• Environmental taxes can help developing countries cost-effectively achieve low-carbon transformation while supporting an inclusive and equitable growth pathway. Particularly in lower-income countries, environmental fiscal reforms can be pro-poor and improve equality (SDG1 & SDG 10). Firstly, this is because richer, urban households tend to have more energy-intensive lifestyles (Dorband et al, 2019) and, secondly, because the structural change induced by environmental taxes can increase the labor intensity of production (Wiebe and Malerba 2021ILO and IDB, 2020) raising the relative return to labor (Goulder et al 2019Timilsina et al 2021). If revenues are used to improve access to core infrastructure, this progressivity can be further strengthened, particularly benefitting poor, rural households (Dorband et al, 2022).


  • The Global Tax Program’s Environmental Tax Workstream provides critical insights to countries considering tax reforms that enhance growth and steer their economies onto a green, resilient, and inclusive development path. Through this workstream, GTP fosters substantive collaboration and coordination with internal and external partners on environmental taxation, climate change mitigation, and sustainable development. The workstream supports the development of tools, knowledge activities and country engagements on environmental taxation so that developing countries are enabled to design evidence-based green tax reforms and make informed fiscal decisions concerning environmental tax reforms. Some of the main tools developed within the GTP are as follows:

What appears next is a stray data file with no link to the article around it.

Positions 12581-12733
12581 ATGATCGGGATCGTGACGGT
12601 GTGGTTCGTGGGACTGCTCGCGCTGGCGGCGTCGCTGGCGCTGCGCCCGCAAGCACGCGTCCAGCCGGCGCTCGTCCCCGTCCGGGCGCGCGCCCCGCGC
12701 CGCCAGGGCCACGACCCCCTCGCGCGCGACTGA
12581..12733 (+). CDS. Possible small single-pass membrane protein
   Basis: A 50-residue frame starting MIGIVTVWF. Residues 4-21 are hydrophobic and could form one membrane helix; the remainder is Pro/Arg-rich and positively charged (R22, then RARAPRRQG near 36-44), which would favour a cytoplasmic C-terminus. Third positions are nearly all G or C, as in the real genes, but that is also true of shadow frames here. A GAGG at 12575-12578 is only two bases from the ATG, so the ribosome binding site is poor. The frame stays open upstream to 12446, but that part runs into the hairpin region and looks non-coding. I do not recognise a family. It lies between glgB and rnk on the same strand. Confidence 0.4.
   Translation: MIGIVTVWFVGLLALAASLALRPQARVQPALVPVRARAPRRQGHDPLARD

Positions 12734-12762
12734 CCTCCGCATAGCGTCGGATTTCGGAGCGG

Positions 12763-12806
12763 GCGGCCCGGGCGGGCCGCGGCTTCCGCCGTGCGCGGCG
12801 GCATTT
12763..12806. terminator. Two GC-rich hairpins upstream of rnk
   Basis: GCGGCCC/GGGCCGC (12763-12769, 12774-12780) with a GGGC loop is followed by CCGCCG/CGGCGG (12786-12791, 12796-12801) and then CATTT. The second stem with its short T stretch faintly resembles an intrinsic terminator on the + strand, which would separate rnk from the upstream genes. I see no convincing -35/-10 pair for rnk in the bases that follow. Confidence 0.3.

Climate Policy Assessment Tool (CPAT):

    The Climate Policy Assessment Tool (CPAT) is jointly developed by the World Bank Group (WBG) and the International Monetary Fund (IMF). CPAT enables countries to design evidence-based green tax reforms and take informed fiscal decisions.

    CPAT allows the rapid estimation of macro-level impacts of carbon pricing and fossil fuel subsidy reforms. This includes 1) effects on GDP and revenues; 2) energy consumption and greenhouse gas emissions; 3) local pollutants (particulate matter, nitrogen oxides, sulfur dioxide, non-methane volatile organic compounds); 4) equity impacts between income groups and the rural/urban divide, including from revenue uses; and 5) development of climate co-benefits, such as reduction in mortality and morbidity from improved air quality, road safety and road congestion.

    CPAT helps compare a wide range of policies, including carbon taxes, emissions trading systems, coal excise taxes, road fuels taxes, power feebate, electricity excises, electricity emissions tax and renewable subsidies.